Overly excited greetings may also be a sign of anxiety in your dog. Whereas confident dogs can greet strangers calmly or even ignore them, anxious dogs don’t have the skills to respond appropriately. They compensate by showing over-the-top energy and affection.
What Are The Dangers Of My Dog Being Friendly And Trusting Towards Strangers?
Even if the owner knows their dog is just being friendly, this behavior can be dangerous.
If your dog greets strangers by running towards them or jumping up, they can knock over kids or seniors, or scratch someone. Your dog could also pull the leash out of your hand and get into a dangerous situation, especially near busy roads.
There are dangers for less energetic dogs, too. If your dog trusts everyone and follows their commands, it becomes easy for someone to kidnap them. Overly friendly dogs are also less likely to act aggressively, even to protect themselves.
How To Train My Dog To Ignore Strangers?
Fortunately, training can help your dog respond appropriately to strangers. Focus on training that builds confidence, not just basic obedience.
You can also reward your dog for focusing her attention on you, rather than strangers. Teach your dog that you are the most fun person to be around!
My Dog Is Too Friendly With Other Dogs?
You can use the same training methods if your dog is too friendly with other dogs. Dogs also learn from examples set by other dogs. If you know another dog who shows good behavior by greeting other dogs calmly, ask their owner if your dog can spend time with them.
How Do I Get My Dog To Stop Being Friendly To Strangers?
When training your dog to be less friendly towards strangers, keep in mind: Training your dog to fear strangers leads to unpredictable and aggressive behavior. It’s better if your dog can greet strangers calmly or just ignore them.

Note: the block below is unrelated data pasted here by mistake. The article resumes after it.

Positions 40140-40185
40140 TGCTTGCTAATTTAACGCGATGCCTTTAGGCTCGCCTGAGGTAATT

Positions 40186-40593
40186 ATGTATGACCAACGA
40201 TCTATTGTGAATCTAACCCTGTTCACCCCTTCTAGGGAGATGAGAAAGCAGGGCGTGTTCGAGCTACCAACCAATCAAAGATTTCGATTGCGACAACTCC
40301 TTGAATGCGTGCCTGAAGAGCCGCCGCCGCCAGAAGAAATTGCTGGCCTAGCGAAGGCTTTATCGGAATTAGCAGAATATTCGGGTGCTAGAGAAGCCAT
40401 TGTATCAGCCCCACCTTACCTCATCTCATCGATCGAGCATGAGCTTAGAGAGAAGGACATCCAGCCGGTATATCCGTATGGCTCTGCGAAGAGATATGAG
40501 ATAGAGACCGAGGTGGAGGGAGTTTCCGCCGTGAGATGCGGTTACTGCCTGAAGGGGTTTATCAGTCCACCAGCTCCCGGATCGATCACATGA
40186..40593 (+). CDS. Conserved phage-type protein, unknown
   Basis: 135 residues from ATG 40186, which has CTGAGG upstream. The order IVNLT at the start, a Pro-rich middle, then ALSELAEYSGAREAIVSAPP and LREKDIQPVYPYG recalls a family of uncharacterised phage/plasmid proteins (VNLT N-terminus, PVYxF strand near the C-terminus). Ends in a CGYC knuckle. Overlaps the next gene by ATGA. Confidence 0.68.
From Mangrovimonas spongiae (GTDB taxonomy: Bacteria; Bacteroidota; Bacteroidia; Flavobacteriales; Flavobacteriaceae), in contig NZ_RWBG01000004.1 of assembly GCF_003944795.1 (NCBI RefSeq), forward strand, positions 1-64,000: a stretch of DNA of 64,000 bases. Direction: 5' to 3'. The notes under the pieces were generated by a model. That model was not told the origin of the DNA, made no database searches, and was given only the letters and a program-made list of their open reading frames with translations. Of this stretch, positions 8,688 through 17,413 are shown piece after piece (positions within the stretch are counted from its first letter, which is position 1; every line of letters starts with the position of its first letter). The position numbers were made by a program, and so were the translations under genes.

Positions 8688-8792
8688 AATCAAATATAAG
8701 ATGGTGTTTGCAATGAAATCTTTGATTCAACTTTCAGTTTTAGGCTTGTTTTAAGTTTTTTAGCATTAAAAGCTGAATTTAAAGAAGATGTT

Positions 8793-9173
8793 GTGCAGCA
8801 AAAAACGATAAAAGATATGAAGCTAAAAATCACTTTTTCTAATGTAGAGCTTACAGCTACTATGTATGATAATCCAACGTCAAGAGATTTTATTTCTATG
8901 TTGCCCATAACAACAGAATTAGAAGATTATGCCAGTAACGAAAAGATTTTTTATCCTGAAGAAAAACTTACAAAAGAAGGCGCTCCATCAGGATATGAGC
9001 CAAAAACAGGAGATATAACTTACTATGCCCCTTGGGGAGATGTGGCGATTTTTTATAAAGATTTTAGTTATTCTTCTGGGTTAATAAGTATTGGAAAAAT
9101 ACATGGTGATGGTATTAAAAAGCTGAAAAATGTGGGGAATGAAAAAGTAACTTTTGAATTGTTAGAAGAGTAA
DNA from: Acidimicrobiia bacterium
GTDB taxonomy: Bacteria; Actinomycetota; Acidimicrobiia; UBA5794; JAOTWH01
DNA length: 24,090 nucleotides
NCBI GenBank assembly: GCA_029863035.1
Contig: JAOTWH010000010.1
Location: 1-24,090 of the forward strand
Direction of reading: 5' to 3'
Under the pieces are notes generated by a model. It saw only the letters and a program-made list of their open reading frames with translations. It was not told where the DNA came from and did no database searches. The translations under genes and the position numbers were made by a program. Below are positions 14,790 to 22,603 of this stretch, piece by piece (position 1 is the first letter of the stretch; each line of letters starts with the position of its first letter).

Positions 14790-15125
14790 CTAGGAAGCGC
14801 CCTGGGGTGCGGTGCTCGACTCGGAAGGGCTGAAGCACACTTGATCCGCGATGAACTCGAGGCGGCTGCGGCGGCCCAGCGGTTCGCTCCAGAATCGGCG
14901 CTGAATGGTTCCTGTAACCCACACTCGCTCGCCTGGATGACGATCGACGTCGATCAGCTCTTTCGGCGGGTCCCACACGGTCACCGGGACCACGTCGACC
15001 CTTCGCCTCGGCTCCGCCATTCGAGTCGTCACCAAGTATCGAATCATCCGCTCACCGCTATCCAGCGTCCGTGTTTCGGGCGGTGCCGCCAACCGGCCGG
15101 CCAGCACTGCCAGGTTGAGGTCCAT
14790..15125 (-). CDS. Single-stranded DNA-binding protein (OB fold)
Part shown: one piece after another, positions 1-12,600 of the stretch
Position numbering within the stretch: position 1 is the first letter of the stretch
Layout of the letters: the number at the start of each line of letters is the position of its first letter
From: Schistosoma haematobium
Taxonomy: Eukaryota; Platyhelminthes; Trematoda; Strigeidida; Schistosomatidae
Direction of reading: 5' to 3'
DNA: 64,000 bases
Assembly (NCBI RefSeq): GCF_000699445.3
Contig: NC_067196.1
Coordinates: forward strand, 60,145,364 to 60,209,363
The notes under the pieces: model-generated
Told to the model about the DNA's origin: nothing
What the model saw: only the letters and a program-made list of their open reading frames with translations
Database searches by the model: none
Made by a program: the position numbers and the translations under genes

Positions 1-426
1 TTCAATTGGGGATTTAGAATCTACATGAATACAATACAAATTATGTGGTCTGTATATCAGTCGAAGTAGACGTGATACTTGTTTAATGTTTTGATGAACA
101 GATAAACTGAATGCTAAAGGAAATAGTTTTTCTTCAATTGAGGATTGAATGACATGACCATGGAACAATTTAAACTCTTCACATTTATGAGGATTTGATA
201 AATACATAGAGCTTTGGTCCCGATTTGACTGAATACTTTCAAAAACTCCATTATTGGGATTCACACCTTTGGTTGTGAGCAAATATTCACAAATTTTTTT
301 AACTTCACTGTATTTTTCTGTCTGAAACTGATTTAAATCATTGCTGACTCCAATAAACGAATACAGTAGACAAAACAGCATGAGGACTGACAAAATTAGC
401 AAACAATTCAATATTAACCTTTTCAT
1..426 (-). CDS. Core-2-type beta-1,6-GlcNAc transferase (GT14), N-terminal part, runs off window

Here are some tips to get you there.
Teach It The Right Habits
A few behaviors and commands will help your dog remain calm when meeting strangers. Train your dog to follow these commands only when you give them, and not to take commands from anyone else.
- Stay and Release commands. This allows your dog to greet others in a controlled way.
- Walking well on a loose leash. This ensures your dog will stay by your side rather than pulling on the leash.
Treat/Reward Often To Reinforce The Habit
Reward your dog for good behavior with high-value treats during the training session. Be sure to bring treats with you on walks so you can continue practicing and rewarding good behavior.
Make sure to keep your dog engaged with you while on walks. Your attention is one of the best rewards for your dog. If your dog is focused on having a good time with you, he will be less likely to bother other dogs or people.
Rewarding good behavior goes hand in hand with ignoring bad behavior.
If your dog greets a stranger too enthusiastically, do not react or even look at your dog. Once your dog calms down, reward him with a treat. Your dog will eventually learn that acting out does not produce a reaction, while a calm introduction produces a reward.
Don’t punish your dog for being too friendly. This will just decrease their confidence and the unwanted behavior will continue.
If you have a puppy, start socializing her while she is young. Expose her to a variety of people and situations. This will help increase your dog’s confidence and make her more likely to keep calm around new people.
When training a specific behavior, use the same one-word phrase every time. Practice a couple of times every day for short periods. Make sure to take breaks to keep your dog from getting overwhelmed.
Practice the habit in different places: at home, around the neighborhood, and at the park.